Can TI compete with Raspberry Pi?

Hi,

is a beagle device comparable to the rasp pi at a similar price point possible?

I really think the raspberry pi is crossing an important price boundary as it is now in the range of
ordinary microcontroller dev boards and is a direct competition to all those AVR and PIC based
boards. And this may imho really make the difference.

Any plans to be as competitive with a TI based unit? There's imho a huge market for "Linux based
microcontroller replacements" where the key factors are price and power consumption as these
are usually the main reasons to not choose a linux board. Additionally Linux adds the
wlan/ethernet/ip connectivity all current µC based boards lack. This is really is something many
people are waiting for (yes, i know uIP and LwIP, but these are pretty limited).

Regards,
   Till

ARM11 is not compatible with float operations. So here BB beats it.

Hi,

is a beagle device comparable to the rasp pi at a similar price point possible?

Under a similar business model, I’d certainly expect it to be. The primary SoC cost for an AM3352 in 100k unit quantities with standard lead times is $5. Supplying the voltage rails can be done rather affordably. The memory and connector costs for a similar board would of course be rather similar and the AM335x devices are optimized for an affordable PCB layout and assembly.

I really think the raspberry pi is crossing an important price boundary as it is now in the range of
ordinary microcontroller dev boards and is a direct competition to all those AVR and PIC based
boards. And this may imho really make the difference.

I agree. I believe the BeagleBone is extremely affordable today and there is a bit of you-get-what-you-pay-for. The CPU performance and interconnectivity of the BeagleBone is clearly in another class. Further, CircuitCo has been very kind with handling RMA issues, we have some great value-added distributors and it is quite reasonable for other companies to build hardware for similar or lower price points. We’ve tried to stay true to the Open Hardware movement. It is clear, however, that simply reaching a price point does something to energize people around the platform and I personally feel motivated to try to energize all parties involved to see a roadmap to price cuts as costs are able to be removed from the system. Profit from the board sales isn’t a high priority, but to remove it entirely would, in my view, remove some valuable players in the ecosystem and risk the longevity of the project.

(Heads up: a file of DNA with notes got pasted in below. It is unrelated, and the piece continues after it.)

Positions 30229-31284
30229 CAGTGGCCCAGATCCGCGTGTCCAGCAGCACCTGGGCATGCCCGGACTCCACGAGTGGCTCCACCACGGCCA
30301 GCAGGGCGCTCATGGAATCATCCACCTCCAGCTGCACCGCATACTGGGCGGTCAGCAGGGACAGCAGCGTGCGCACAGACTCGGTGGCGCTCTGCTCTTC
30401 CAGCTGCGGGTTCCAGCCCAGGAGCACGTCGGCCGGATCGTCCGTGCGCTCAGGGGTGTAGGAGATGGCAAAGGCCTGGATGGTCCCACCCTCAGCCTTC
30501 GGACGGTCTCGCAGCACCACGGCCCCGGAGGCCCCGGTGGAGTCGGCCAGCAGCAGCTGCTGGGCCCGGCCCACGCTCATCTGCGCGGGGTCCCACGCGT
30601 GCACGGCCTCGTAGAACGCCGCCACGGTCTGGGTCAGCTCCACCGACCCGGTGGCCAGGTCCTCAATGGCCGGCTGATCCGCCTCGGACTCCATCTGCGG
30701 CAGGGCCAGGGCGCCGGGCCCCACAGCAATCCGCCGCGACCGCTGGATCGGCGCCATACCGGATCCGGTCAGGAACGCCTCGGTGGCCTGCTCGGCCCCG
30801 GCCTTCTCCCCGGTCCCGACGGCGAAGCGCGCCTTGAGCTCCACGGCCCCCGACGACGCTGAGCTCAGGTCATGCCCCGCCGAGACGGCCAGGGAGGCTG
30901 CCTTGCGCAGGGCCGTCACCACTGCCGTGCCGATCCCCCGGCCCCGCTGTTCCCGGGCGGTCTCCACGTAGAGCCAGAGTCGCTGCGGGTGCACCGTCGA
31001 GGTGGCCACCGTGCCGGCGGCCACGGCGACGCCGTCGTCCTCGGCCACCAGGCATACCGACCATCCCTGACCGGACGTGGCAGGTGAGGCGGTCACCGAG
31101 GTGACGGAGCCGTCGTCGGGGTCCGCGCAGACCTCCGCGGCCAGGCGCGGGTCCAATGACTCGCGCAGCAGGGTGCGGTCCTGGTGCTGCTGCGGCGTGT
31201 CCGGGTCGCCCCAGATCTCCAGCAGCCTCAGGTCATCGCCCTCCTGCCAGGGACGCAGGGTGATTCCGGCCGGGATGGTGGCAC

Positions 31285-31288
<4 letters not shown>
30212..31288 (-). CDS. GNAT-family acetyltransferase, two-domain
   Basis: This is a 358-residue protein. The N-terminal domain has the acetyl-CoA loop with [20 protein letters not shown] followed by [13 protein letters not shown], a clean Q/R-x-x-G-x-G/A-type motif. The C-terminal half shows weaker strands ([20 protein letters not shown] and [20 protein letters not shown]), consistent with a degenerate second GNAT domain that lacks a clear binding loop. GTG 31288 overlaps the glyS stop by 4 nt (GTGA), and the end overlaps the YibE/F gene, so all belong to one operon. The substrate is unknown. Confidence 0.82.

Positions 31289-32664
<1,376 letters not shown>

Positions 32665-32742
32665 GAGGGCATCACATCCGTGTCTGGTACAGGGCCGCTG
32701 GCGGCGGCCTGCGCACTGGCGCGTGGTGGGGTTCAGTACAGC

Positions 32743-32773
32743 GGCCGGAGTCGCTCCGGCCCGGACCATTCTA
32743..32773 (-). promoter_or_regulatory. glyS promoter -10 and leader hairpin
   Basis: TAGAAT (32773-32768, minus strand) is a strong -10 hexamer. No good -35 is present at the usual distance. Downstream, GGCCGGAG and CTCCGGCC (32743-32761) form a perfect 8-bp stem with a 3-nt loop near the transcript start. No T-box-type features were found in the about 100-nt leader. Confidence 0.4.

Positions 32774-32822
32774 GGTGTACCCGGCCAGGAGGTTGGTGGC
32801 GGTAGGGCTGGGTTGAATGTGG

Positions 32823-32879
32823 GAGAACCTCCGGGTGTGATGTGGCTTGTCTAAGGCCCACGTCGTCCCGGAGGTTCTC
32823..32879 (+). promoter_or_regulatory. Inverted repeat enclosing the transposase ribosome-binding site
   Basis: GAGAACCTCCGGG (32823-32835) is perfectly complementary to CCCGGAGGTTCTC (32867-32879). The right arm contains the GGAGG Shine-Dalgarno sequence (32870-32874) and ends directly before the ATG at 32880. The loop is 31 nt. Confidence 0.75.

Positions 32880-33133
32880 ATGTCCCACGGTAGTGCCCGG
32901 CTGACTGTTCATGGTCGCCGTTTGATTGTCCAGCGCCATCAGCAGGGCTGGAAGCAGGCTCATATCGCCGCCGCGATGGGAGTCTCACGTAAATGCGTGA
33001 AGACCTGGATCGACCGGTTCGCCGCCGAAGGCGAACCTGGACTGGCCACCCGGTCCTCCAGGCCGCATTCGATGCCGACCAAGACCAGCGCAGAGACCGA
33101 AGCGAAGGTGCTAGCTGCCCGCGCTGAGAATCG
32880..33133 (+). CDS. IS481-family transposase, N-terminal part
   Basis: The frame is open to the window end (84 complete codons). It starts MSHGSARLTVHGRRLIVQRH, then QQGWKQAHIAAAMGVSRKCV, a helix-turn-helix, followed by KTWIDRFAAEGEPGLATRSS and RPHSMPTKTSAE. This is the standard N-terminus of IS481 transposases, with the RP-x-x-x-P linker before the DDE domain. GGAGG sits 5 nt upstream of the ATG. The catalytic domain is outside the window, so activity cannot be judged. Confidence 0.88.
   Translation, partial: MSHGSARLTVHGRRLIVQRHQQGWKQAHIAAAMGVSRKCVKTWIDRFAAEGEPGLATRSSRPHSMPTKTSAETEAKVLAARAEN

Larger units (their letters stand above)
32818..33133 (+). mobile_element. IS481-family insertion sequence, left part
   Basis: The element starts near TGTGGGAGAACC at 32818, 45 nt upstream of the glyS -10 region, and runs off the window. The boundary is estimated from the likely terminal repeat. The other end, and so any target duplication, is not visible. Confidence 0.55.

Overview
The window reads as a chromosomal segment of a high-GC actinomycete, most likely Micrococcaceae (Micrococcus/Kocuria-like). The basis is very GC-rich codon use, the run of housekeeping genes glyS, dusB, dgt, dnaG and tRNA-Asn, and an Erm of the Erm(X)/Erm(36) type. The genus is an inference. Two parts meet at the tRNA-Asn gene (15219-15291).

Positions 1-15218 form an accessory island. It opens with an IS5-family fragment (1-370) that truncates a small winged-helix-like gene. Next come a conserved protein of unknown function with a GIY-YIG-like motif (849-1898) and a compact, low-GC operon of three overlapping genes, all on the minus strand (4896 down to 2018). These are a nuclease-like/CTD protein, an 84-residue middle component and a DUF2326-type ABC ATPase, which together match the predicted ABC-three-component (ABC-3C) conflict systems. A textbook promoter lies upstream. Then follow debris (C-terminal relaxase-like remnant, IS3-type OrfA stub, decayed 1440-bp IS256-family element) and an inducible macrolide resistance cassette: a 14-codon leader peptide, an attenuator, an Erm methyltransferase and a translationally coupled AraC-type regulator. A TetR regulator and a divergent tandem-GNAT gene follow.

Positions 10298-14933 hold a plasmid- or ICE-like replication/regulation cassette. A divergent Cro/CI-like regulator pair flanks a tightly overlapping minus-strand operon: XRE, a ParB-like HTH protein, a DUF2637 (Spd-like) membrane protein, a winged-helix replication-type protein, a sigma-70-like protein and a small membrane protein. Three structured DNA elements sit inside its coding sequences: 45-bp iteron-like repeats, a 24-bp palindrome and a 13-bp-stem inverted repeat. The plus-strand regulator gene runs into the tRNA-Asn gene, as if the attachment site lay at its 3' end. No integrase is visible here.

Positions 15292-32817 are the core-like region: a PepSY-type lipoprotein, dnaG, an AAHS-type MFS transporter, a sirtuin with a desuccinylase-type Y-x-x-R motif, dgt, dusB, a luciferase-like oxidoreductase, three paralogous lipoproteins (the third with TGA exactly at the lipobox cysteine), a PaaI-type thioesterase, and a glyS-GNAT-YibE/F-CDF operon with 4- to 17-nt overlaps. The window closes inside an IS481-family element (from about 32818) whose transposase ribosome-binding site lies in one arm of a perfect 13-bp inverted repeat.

Any plans to be as competitive with a TI based unit?

I personally think it would be great if RPi were to consider using a well-documented and broadly available TI based unit over their current choice. And if someone wanted to start-up a similar project with a TI processor, I’d be in support of that too. However, I think we all benefit from RPi advancing the state of access to ARM systems and educating people to program on ARM, so it isn’t in my motivation to try to push TI to supply something that would fragment/confuse the market and reduce the overall success of such initiatives. While I think it could be sufficient benefit enough to simply move from an armv6 architecture to an armv7 one with better documentation and broader availability, I would want such a project to be compelling enough not to simply confuse potential buyers, but something clearly better.

There’s imho a huge market for “Linux based
microcontroller replacements” where the key factors are price and power consumption as these
are usually the main reasons to not choose a linux board. Additionally Linux adds the
wlan/ethernet/ip connectivity all current µC based boards lack. This is really is something many
people are waiting for (yes, i know uIP and LwIP, but these are pretty limited).